Saxo sees social networking as key to future developments

Social media tools are a key area of development for Saxo Bank, according to Mikael Munck, executive vice-president and chief information officer responsible for delivering technology used by clients.

The Danish company is best known for delivering over the counter (OTC) FX trading services, although it has developed its reach to include trading in listed instruments, such as fund shares and direct equities, as well as running its own asset management business. However, FX trading remains the biggest generator of group revenue, and Munck has seen strong demand for this type of OTC service within the bank’s social media tools.

Investing further

Saxo identifies social media tools as an area in which to invest further. Indeed, Munck confirms it is to be a big part of the bank’s 2012-13 investment commitment.

“We are seeing the general social media trend hitting our sector,” Munck says. “More and more clients want to trade with others. They want to share information about how they trade and share information about how they perform.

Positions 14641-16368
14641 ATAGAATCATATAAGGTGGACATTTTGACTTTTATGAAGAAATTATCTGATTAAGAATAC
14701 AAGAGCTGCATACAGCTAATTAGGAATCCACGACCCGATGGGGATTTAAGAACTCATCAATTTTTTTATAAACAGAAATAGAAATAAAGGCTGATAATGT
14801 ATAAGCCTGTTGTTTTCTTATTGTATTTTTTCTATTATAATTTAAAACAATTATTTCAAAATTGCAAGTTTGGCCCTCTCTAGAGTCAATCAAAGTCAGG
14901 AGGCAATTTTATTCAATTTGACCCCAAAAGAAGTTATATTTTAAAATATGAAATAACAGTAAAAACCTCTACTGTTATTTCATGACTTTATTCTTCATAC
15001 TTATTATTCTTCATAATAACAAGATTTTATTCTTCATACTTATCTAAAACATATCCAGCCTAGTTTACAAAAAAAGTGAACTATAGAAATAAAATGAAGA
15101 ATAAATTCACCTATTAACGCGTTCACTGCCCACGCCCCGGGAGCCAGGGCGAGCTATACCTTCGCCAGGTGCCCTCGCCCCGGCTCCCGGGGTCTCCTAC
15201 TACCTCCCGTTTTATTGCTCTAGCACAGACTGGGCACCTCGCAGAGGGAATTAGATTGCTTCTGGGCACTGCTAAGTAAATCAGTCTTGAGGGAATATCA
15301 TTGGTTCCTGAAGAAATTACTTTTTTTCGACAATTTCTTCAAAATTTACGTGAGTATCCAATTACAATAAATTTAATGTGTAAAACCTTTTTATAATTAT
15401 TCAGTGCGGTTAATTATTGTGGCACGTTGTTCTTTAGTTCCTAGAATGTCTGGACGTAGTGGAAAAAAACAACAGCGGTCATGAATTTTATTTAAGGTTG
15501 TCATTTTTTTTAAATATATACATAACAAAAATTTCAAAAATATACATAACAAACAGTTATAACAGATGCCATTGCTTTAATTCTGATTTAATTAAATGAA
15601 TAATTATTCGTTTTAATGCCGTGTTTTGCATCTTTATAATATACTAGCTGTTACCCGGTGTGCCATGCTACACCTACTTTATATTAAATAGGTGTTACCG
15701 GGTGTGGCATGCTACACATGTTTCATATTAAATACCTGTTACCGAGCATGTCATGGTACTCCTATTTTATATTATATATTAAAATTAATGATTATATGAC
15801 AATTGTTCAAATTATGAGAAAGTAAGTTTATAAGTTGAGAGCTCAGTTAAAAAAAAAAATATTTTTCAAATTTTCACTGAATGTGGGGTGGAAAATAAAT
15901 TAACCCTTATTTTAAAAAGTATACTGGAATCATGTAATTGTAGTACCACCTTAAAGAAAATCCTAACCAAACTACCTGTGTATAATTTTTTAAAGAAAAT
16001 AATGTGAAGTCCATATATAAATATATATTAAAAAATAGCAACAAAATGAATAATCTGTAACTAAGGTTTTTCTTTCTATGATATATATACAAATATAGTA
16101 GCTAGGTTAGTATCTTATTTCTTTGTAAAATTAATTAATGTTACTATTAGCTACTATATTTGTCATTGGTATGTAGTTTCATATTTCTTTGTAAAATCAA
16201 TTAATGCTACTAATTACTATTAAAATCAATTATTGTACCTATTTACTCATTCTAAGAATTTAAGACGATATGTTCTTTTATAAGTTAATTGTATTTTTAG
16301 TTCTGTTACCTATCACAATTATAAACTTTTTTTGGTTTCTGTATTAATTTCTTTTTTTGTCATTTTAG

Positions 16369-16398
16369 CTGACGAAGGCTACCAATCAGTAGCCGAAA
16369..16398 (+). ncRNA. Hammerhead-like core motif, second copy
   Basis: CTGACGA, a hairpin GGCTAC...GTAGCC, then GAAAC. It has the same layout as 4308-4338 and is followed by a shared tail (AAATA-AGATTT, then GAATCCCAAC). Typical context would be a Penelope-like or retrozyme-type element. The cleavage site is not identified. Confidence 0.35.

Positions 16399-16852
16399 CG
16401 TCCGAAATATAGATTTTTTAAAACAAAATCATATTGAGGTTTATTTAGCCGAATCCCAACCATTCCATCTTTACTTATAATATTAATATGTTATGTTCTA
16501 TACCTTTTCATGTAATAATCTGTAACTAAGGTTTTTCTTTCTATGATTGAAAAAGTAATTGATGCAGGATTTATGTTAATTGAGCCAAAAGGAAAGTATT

“They are very interested in how others perform and may want to mirror the trading patterns of others. This is exciting, and we are looking into facilitating that.”

“On the technology side we have to develop some neat tools. We have to make sure our front end is up to par with what our clients expect in terms of functionality.”

The investment in social media is matched by Saxo’s moves into more mobile solutions. It recently rolled out an app for the Apple operating system (for iPad, iPhone) – joining its Android product under the SaxoTrader banner.

These complement client access to the underlying platform via desktop computers (SaxoTrader), online (SaxoWebTrader, Saxo Privatbank Broker) and SaxoMobileTrader for mobile browsers.

There is also a business-to-business application programming interface for institutional clients who want to plug Saxo’s services into their existing IT systems.

Saxo took time to move deeper into mobile, Munck says. Partly, this was because of the internal discussion as to what would be the best IT route on which to base the development.

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